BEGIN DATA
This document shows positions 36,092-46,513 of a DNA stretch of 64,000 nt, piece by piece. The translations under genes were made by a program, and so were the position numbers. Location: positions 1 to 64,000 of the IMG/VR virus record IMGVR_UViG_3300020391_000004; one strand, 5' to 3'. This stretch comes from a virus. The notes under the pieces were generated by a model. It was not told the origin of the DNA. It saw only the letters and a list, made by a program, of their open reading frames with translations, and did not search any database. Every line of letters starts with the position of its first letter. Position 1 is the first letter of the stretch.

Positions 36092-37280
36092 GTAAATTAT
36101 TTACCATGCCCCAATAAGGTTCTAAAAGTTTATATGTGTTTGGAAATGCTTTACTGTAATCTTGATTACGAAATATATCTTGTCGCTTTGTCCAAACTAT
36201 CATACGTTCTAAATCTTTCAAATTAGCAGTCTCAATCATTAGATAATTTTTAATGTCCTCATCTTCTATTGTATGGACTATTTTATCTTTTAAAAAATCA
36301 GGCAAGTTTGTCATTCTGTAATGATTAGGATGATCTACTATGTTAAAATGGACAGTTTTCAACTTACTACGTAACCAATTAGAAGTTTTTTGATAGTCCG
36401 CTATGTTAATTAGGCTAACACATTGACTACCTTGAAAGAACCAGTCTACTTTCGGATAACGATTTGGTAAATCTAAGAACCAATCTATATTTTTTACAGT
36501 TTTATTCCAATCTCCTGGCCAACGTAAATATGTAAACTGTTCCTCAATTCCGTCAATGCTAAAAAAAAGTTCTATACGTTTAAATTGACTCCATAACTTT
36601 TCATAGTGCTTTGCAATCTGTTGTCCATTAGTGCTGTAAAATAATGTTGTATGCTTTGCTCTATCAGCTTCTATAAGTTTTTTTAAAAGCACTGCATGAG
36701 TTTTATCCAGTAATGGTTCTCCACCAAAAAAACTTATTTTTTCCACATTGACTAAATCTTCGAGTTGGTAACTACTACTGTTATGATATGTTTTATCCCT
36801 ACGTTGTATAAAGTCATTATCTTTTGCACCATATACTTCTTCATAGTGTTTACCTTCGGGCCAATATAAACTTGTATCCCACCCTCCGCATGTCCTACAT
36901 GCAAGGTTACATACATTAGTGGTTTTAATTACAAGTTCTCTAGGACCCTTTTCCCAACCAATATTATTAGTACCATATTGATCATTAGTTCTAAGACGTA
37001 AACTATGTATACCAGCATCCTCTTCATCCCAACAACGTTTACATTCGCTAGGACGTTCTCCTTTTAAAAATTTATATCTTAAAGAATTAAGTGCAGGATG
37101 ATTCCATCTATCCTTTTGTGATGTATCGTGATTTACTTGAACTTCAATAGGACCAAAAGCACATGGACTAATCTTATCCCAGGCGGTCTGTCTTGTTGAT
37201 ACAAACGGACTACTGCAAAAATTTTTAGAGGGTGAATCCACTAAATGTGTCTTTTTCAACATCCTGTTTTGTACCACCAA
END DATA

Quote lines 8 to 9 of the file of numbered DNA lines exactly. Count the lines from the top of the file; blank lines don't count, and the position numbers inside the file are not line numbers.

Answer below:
36501 TTTATTCCAATCTCCTGGCCAACGTAAATATGTAAACTGTTCCTCAATTCCGTCAATGCTAAAAAAAAGTTCTATACGTTTAAATTGACTCCATAACTTT
36601 TCATAGTGCTTTGCAATCTGTTGTCCATTAGTGCTGTAAAATAATGTTGTATGCTTTGCTCTATCAGCTTCTATAAGTTTTTTTAAAAGCACTGCATGAG